Weekend Narconon News Roundup #1

In our Weekend Narconon News Roundup, we’ll be bringing you highlights of the week’s events related to Narconon, especially those that Narconon would rather you not hear about. So, without further delay, let’s get started.

Glistening, Quivering Underbelly:
Our friend Miss Fortune, of Glistening, Quivering Underbelly, reports from Michigan. This week, she told everyone reading her blog about A Forever Recovery’s new employee, Michael Daunora. She’s dug up his arrest records and dished the dirt on him. Miss Fortune has some photos of him, too – oh, yeah, he looks like someone who can help your addicted child or loved one learn to lead a good life. Not!

Narconon Reviews:
Last weekend on Sunday, we let you know about about the pressure being put on Luke Catton to shut him up and stop the bloodletting Narconon is experiencing due to his adept exposure of the Narconon program and its deceitful game. If you missed that, you can catch up on it here: Narconon Hurts a Little Girl. Bless Luke for standing strong.

The Underground Bunker:
A class action lawsuit against Narconon of Georgia, Narconon International, Association of Better Living (ABLE), and Religious Technology Center (RTC) was filed in June and has been moved from the State Court to Federal Court. If you’re not familiar with this case, you can see the initial reports by Pete Combs of WSB Radio and Jodie Fleischer of WSB Television, along with an article by Christian Boone of the Atlanta Journal-Constitution for more information. Now, motions have been made by all defendants that the case should be dismissed, and Jeff Harris of Harris, Penn, Lowry has loaded the court with exhibits to prove that the scam goes right to the top of the Scientology ladder. Tony Ortega has those exhibits on his blog at The Underground Bunker, with a synopsis. Hope Harris and his team are reading the comments section for tips! We at Narconon Reviews think the Church of Spiritual Technology (CST) should be included as a defendant also. And the first judge assigned to the case has recused himself, and a new one appointed, Judge Steve C. Jones.

Reaching for the Tipping Point:
On our sister forum, Reaching for the Tipping Point, a new member posted a plea for help in getting the family’s money back from Narconon Fresh Start and Narconon Warner Springs (aka Sunshine Summit Lodge). The family had gotten a referral from an “independent counseling service”, and the family member who went to the Narconon facility called home after 5 days and said “they were trying to brainwash him and making him read L. Ron Hubbard books.” The family was shocked to find out about the Scientology affiliation! They retrieved him and enrolled him in a non-Narconon program. However, Fresh Start was dragging their feet about providing a refund. Armed with information from the Former Clients section of Narconon Reviews, they sent a letter to Narconon Fresh Start’s lawyer, Bruce Haddrill, and we have it on good authority that a Full Refund Agreement was made post-haste. That’s $30,000 less in Narconon’s coffers, and one more silenced but now-happier former client, and it all happened in record time!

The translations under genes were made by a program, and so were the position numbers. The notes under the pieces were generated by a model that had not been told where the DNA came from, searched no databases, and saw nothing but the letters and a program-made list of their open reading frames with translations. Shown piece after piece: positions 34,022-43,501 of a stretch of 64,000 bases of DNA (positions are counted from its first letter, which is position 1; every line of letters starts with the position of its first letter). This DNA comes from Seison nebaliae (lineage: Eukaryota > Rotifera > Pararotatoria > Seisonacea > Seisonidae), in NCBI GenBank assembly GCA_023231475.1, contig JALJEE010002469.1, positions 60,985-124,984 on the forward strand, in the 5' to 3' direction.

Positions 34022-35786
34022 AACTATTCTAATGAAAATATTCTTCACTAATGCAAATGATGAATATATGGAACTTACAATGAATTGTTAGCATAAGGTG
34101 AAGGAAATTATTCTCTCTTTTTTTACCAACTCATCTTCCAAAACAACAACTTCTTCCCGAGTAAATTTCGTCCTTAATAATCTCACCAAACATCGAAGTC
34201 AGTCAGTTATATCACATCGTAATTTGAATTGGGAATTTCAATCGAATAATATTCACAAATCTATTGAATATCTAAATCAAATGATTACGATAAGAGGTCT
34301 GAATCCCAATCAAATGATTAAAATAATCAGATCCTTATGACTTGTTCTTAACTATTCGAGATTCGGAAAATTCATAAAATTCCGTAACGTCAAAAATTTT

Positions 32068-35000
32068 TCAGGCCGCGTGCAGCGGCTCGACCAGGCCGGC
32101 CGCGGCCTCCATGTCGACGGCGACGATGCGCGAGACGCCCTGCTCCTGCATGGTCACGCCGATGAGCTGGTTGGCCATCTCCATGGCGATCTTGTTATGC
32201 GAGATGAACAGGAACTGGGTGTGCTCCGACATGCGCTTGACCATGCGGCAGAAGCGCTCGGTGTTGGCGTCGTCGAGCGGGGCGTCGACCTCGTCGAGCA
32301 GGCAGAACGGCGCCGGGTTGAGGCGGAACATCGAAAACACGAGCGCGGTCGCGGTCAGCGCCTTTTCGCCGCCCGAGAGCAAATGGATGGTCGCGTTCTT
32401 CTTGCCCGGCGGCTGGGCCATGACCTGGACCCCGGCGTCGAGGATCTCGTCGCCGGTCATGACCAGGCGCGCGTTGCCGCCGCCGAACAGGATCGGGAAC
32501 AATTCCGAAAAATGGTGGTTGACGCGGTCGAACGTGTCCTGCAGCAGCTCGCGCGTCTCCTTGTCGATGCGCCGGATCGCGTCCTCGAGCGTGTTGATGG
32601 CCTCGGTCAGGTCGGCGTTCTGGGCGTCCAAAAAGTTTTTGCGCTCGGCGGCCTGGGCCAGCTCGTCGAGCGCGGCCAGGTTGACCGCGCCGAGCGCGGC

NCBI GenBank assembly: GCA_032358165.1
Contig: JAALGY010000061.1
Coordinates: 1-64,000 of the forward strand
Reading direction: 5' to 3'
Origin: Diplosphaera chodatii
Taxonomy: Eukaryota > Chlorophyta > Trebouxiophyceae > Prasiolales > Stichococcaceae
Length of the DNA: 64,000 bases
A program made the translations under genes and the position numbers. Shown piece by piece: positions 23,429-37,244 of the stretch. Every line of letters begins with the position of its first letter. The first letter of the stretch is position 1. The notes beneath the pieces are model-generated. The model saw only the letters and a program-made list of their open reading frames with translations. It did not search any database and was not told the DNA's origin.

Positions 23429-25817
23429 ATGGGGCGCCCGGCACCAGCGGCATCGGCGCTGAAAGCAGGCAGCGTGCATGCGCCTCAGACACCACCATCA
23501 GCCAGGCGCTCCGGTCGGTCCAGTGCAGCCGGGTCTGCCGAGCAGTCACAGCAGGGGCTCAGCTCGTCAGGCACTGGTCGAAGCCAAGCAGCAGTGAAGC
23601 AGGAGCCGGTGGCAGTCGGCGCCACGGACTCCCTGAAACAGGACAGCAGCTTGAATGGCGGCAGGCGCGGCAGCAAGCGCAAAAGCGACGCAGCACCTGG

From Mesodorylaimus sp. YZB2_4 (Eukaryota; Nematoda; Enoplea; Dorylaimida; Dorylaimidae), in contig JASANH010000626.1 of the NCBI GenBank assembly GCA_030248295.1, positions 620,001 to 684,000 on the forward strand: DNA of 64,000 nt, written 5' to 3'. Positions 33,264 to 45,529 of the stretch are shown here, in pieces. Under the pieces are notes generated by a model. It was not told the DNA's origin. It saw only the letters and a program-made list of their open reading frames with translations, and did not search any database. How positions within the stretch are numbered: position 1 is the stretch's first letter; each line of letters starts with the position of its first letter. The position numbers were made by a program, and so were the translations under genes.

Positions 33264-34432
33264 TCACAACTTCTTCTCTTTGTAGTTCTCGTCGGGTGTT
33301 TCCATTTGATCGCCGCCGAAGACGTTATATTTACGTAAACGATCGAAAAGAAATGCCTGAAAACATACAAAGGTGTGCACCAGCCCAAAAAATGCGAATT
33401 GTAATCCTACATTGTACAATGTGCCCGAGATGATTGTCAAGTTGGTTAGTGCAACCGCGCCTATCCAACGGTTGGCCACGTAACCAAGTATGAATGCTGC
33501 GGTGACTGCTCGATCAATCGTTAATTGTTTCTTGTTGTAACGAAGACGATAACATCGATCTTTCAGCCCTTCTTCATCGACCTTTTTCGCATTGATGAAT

Infinite Complacency:
Jonny Jacobsen has written about Heribert Pfaff, who died of an epileptic seizure in Clearwater Florida in 1988, while trying to use Scientology to wean himself off his medication. While not directly about Narconon, this story is related to another one Jonny did some weeks back about the similar and unfortunate death of Jocelyne Dorfmann in 1984, who went to a Narconon in France to withdraw from her epilepsy medication. Within 4 hours, Ms. Dorfmann had 2 serious seizures, which the staff wrote off as withdrawal symptoms; and within 12 hours, she was dead. Jonny has done a series of posts on Narconon and the Scientology connection, and also covered Narconon Zutphen, which has recently been put under tighter scrutiny by the Dutch officials. His articles, Dutch put Narconon on Warning and The Dutch Narconon Debate make good reading too, as do the comments.

Narconon Fishing:
Narconon in Holland had apparently gotten lucky a while back when the Narconon in the UK was closed, and clients were being sent to various other facilities, with Holland being the closest. To verify the closure, “Bartholomew Salt” (fake name) began an email conversation with one of the remaining employees of the UK facility, James Fish (real name?) whose job it was to make sure any potential incoming clients went to another Narconon, and not somewhere else. Although the email leaks have been trickling out on forums for some time, a new site has been created to combine the entire set. Have a read at Narconon Fishing.

Meanwhile, Narconon Freedom Center issued another press release, apparently in an attempt to counter all the bad press. This one says that they have opened a new website – as if they need another one; there are only, like what, over 9000 of them, if you count the fake referral sites too? Oh, yeah, here it is, but watch out for that embedded Narconon website on the press release page – it will send your IP address and browser details straight to Narconon’s server: Narconon Freedom Center Michigan Gets New Drug Rehab Website

Have we missed anything that happened with Narconon this past week? Tell us about it in the comments section.

M e m o s

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  1. From the Desk of...